WASHINGTON (Reuters) - The United States is sending nearly 3,000 additional troops to the Middle East from the 82nd Airborne Division as a precaution amid rising threats to American forces in the region, the Pentagon said on Friday.
A senior U.S. official, speaking on condition of anonymity, said additional U.S. deployments were also being weighed, including sending elements of the Europe-based 173rd Airborne Brigade for tasks like embassy protection in Lebanon.
Iran promised vengeance after a U.S. air strike in Baghdad on Friday killed Qassem Soleimani, Tehran’s most prominent military commander and the architect of its growing influence in the Middle East.
The overnight attack, authorized by President Donald Trump, was a dramatic escalation in a “shadow war” in the Middle East between Iran and the United States and its allies, principally Israel and Saudi Arabia.
The Pentagon said the Immediate Response Force (IRF) brigade of the 82nd Airborne Division was being deployed.
“The brigade will deploy to Kuwait as an appropriate and precautionary action in response to increased threat levels against U.S. personnel and facilities, and will assist in reconstituting the reserve,” the Pentagon said in a statement.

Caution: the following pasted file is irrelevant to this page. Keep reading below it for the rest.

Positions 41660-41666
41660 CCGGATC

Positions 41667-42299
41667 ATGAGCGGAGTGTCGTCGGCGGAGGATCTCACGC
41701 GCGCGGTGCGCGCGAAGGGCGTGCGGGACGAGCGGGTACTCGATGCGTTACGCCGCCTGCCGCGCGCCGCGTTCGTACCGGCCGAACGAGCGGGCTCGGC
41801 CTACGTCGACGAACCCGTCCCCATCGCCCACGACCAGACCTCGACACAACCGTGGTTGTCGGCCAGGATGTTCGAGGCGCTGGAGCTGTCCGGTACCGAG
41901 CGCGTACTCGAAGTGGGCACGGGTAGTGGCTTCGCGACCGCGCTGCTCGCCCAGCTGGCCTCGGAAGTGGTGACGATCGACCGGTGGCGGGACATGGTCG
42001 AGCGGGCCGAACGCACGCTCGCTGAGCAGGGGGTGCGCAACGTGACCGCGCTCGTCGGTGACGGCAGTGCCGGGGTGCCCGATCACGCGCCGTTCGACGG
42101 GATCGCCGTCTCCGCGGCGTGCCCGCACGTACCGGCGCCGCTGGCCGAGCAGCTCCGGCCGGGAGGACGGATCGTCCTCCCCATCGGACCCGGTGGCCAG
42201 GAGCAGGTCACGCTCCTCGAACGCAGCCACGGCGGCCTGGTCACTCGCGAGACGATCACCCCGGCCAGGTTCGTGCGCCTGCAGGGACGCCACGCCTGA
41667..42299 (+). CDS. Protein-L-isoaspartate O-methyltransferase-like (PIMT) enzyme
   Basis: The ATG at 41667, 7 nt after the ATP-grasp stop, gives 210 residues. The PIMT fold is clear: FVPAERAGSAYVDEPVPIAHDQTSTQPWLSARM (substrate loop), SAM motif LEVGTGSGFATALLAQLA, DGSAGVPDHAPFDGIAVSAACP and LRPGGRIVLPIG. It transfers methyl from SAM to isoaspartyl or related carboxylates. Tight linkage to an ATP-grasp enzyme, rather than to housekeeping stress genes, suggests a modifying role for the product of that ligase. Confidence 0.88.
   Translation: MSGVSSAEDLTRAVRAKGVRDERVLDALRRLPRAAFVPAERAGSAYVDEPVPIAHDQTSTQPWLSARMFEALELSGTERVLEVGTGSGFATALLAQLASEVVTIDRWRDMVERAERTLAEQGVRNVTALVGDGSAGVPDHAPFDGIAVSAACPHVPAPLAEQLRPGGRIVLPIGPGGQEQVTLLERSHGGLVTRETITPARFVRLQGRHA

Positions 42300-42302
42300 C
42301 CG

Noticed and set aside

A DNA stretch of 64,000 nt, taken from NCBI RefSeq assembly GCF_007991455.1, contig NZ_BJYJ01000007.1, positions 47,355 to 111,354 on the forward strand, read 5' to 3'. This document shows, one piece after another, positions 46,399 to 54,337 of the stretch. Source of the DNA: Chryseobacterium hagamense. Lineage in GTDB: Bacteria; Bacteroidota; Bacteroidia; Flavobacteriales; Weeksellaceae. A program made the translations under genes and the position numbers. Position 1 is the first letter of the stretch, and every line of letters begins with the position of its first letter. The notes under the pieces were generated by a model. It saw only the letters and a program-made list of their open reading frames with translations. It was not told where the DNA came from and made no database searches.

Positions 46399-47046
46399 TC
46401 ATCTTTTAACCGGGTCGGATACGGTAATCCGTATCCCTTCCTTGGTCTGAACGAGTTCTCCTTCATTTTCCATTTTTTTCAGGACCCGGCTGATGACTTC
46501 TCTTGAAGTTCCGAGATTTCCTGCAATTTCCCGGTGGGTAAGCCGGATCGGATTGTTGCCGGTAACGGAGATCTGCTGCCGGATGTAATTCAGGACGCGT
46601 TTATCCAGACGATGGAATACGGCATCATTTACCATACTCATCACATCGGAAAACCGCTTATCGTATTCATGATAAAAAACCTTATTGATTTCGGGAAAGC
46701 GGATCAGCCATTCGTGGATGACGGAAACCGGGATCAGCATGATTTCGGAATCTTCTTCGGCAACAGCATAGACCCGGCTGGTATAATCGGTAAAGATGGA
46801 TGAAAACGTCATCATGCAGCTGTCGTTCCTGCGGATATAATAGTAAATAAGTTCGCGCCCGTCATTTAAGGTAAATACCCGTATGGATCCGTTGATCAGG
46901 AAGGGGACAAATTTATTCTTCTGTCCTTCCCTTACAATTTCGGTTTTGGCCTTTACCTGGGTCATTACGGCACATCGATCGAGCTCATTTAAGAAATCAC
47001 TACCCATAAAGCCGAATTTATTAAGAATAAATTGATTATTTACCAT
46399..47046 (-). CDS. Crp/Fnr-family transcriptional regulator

The troops will be joining the roughly 750 forces that were sent to Kuwait earlier this week. Usually, a brigade consists of about 3,500 people.
U.S. officials told Reuters earlier this week that thousands of additional troops could be sent to the region and had been told to prepare to deploy.
The United States has already dispatched about 14,000 additional troops to the Middle East since May.
Reuters first reported on Friday that U.S. Defense Secretary Mark Esper had cancelled plans to take personal leave later in January amid rising tension with Iran.
The U.S. air strike followed a sharp increase in U.S.-Iranian hostilities last week when pro-Iranian militiamen attacked the U.S. embassy in Iraq following a U.S. air raid on the Kataib Hezbollah militia.
Iraq’s prime minister said that with Friday’s attack Washington had violated a deal for keeping U.S. troops in his country.
Reporting by Idrees Ali and Phil Stewart; Editing by Tom Brown and Leslie Adler